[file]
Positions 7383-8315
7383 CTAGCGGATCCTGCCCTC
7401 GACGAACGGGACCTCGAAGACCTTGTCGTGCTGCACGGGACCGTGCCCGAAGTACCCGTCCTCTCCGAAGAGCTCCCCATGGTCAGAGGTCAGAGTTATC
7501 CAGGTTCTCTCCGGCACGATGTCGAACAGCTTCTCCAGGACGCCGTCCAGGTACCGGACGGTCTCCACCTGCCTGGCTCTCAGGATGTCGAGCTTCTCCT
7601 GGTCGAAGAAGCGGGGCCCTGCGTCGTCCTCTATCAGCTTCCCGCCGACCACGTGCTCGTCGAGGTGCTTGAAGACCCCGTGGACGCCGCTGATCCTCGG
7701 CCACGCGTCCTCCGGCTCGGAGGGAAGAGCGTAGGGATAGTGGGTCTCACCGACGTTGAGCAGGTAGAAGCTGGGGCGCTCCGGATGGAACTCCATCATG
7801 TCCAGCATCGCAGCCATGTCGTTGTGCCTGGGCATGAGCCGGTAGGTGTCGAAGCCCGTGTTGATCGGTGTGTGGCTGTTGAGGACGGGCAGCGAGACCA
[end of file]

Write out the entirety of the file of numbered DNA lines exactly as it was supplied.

Positions 7383-8315
7383 CTAGCGGATCCTGCCCTC
7401 GACGAACGGGACCTCGAAGACCTTGTCGTGCTGCACGGGACCGTGCCCGAAGTACCCGTCCTCTCCGAAGAGCTCCCCATGGTCAGAGGTCAGAGTTATC
7501 CAGGTTCTCTCCGGCACGATGTCGAACAGCTTCTCCAGGACGCCGTCCAGGTACCGGACGGTCTCCACCTGCCTGGCTCTCAGGATGTCGAGCTTCTCCT
7601 GGTCGAAGAAGCGGGGCCCTGCGTCGTCCTCTATCAGCTTCCCGCCGACCACGTGCTCGTCGAGGTGCTTGAAGACCCCGTGGACGCCGCTGATCCTCGG
7701 CCACGCGTCCTCCGGCTCGGAGGGAAGAGCGTAGGGATAGTGGGTCTCACCGACGTTGAGCAGGTAGAAGCTGGGGCGCTCCGGATGGAACTCCATCATG
7801 TCCAGCATCGCAGCCATGTCGTTGTGCCTGGGCATGAGCCGGTAGGTGTCGAAGCCCGTGTTGATCGGTGTGTGGCTGTTGAGGACGGGCAGCGAGACCA